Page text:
Microsoft Powered Over $1 Billion in Sales for Azure Clients, Says Company Executive
Zack ("Tzahi') Weisfeld, head of Microsoft's global startup program , weighs in on corporate innovation
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With around 45 thousand sales people, Microsoft supercharged the sales of its partners, Mr. Weisfeld said, speaking on a corporate innovation panel at Calcalist's 2017 London Tech conference. "We give startups unfair advantage," he said.
Started with a single accelerator in Israel in 2012, Microsoft for Startups now comprises six more accelerators in Seattle, London, Berlin, Bangalore, Shanghai and Beijing. The operation also includes a venture investment arm, Microsoft Ventures. It serves over 100 thousand startups that tap into Microsoft's Azure cloud service and other technology offerings by the company.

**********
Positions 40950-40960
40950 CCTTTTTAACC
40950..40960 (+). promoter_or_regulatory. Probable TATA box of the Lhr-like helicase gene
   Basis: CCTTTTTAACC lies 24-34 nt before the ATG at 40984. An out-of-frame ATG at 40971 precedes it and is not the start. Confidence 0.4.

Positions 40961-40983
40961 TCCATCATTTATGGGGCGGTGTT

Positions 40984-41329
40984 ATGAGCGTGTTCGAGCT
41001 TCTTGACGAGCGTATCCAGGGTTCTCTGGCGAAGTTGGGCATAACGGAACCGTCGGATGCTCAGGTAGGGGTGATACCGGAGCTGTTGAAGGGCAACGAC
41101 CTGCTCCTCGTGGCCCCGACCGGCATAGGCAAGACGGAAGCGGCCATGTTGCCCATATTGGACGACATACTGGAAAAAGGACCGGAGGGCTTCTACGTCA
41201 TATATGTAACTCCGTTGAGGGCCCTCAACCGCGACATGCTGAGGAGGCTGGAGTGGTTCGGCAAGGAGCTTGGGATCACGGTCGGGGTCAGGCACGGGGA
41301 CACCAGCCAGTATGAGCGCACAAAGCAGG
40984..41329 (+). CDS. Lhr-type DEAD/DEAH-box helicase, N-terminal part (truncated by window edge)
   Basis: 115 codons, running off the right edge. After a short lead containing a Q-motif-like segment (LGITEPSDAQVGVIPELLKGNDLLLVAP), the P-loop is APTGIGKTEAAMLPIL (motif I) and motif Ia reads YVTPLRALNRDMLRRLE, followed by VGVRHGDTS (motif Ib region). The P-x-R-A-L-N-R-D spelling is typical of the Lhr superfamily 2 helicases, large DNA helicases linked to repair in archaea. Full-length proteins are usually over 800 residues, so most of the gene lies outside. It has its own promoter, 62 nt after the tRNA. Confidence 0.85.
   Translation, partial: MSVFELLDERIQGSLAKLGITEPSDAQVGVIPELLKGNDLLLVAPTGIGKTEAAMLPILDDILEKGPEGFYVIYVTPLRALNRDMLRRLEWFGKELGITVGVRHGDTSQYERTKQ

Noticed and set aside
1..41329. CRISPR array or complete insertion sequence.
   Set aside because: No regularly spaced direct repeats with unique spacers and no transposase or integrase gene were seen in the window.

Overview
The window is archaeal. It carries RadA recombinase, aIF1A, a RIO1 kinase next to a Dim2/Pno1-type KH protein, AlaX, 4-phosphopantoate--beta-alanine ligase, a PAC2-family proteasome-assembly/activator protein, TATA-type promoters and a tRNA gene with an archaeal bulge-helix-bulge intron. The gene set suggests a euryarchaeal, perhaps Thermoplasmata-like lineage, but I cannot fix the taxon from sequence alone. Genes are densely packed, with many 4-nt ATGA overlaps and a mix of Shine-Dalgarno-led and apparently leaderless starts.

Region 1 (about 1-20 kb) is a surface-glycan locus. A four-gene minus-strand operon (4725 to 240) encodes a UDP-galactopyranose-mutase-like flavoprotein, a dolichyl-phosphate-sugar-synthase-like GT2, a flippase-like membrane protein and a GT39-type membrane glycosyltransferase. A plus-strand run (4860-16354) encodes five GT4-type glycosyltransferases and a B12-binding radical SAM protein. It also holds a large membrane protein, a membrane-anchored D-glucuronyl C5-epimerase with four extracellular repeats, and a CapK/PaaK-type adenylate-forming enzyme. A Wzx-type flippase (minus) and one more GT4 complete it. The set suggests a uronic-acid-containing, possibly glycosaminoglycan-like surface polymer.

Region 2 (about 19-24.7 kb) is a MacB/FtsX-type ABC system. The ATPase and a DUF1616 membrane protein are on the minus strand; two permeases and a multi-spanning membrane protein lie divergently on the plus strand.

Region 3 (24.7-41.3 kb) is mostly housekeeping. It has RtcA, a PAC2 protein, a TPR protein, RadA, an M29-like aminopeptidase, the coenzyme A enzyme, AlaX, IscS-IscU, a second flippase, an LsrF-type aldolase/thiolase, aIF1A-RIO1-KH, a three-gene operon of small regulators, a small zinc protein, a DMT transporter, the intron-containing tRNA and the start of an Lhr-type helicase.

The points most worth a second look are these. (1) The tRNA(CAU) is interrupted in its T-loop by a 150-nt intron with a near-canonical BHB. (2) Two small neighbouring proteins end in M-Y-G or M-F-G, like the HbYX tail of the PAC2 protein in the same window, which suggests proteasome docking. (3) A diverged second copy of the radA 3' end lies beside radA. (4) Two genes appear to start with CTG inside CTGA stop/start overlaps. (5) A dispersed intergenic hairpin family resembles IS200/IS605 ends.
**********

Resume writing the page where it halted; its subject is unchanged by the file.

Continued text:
647 startups have already participated in the company's accelerator programs, going on to raise a total of over $3 billion, according to the program's website. Three of the participant companies went public, and 47 were sold.
"It's very hard to disrupt from within a corporation," Mr. Weisfeld said, advocating the development of disruptive technologies outside of corporate headquarters. Innovation at corporates comes from "startups and skunkworks—teams that don't listen to what they are being asked to do," Mr. Weisfeld said, calling the latter a unique Israeli "value proposition."
"Satellite offices don't work," said Mike Hodgson, head of innovation engagement at British telecom operator British Telecommunications, countering Mr. Weisfeld. The telecommunication operator shut down an outpost it had in Tel-Aviv six years ago. Mr. Hodgson, another participant on the panel, explained that working far from the company's main facilities in the U.K. turned the operation into "a disaster."
The telecom provider powers sales totaling around 200 million GBP ($271 million) annually through startup partnerships, Mr. Hodgson said, adding that working from the company's main facilities enables startup to be better aligned with customer needs.